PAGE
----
Intoxication Tests Help Keep Roads Safe

Indiana University Professor Rolla Hager, M.D., introduced the Drunkometer in 1938, marking the beginning of a long, fruitful relationship between the university and the fight against drunk driving. Patented in 1936, the Drunkometer was the first practical test to measure intoxication levels and involved subjects breathing into a balloon. Hager, then chairman of the Indiana University School of Medicine’s department of biochemistry and toxicology, invented the device to combat the growing dangers of drinking and driving.

The Drunkometer led to the creation of the modern Breathalyzer in 1954 by Robert F. Borkenstein, a professor at Indiana University’s department of forensic studies. Later licensed to Smith and Wesson, the Breathalyzer measured blood alcohol content while adding a portability lacking in the Drunkometer, which needed to be recalibrated when moved.

As the Breathalyzer and other tests for intoxication have become commonplace in law enforcement, alcohol-related driving fatalities have decreased steadily. Deaths caused by drunk driving have dropped more than 36 percent since 1982 in the United States, indicating progress is being made keeping the nation’s roads safer and more sober.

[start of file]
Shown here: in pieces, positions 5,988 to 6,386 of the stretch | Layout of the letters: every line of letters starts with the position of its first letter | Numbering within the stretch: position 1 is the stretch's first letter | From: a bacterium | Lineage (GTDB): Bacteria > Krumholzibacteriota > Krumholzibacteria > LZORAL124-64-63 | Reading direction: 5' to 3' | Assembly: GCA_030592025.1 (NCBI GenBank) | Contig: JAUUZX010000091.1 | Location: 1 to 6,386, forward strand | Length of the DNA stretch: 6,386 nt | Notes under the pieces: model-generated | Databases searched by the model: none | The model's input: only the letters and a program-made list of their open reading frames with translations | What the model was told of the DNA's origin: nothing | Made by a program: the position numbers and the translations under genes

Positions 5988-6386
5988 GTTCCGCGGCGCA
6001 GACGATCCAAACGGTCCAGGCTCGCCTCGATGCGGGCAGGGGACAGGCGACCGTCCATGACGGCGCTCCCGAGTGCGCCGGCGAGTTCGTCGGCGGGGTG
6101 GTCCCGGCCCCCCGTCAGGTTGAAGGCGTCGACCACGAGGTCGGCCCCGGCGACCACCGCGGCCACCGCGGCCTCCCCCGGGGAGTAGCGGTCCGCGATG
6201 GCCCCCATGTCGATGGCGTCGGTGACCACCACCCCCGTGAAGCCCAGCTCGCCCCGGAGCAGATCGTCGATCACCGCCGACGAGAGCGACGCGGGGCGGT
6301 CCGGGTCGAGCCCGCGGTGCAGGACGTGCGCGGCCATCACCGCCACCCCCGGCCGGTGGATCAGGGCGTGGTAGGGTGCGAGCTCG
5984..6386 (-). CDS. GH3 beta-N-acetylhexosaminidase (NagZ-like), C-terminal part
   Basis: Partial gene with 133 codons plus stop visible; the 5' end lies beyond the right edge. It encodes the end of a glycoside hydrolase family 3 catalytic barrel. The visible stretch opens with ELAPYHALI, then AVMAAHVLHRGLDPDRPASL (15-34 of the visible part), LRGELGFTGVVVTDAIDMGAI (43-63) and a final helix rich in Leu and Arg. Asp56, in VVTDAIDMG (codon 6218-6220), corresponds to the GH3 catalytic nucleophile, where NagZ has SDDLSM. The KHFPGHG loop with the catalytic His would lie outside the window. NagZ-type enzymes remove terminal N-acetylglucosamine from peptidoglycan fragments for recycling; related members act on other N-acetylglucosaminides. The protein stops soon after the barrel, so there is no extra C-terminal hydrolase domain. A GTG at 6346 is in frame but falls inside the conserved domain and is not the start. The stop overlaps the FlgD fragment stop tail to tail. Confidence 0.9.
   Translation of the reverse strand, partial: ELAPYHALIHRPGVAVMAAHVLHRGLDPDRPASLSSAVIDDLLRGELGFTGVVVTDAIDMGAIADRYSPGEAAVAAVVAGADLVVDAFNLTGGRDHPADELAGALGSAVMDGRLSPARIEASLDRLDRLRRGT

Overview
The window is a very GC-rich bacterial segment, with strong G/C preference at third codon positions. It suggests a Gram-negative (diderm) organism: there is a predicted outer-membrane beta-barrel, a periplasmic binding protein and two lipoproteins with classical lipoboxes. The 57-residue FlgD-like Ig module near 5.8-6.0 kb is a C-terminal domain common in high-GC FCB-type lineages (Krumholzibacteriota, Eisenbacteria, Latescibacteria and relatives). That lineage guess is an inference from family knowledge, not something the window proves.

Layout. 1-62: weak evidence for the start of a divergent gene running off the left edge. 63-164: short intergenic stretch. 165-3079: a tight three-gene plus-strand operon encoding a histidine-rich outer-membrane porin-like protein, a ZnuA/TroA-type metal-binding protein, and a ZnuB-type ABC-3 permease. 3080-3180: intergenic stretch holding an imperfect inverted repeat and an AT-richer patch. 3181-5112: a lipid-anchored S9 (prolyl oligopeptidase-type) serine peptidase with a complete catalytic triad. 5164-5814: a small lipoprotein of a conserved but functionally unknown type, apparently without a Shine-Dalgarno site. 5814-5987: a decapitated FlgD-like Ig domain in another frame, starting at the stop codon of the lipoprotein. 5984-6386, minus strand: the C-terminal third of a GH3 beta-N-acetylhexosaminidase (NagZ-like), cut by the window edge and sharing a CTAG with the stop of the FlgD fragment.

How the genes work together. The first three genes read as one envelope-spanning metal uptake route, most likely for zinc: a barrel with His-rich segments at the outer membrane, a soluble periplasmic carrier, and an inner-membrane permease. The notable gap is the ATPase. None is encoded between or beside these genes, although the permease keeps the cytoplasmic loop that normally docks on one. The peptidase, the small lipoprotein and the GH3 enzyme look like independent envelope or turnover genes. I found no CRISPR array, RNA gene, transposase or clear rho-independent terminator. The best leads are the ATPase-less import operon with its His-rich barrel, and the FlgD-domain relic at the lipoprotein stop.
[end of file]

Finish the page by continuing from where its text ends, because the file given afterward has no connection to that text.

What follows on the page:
The Drunkometer also led directly to the establishment of the Indiana University Research and Technology Corporation (IURTC) in 1996. The IURTC is a not-for-profit organization designed to assist in the process of bringing technology and innovations from university researchers into the public sphere. University administrators and faculty began supervising patent and licensing procedures with Hager’s invention, forming the beginnings of what would become the IURTC.

The IURTC’s mission is to not only enhance the research and development capabilities of the university but also to support economic development in Indiana and the rest of the United States.

This story was originally published in 2007.

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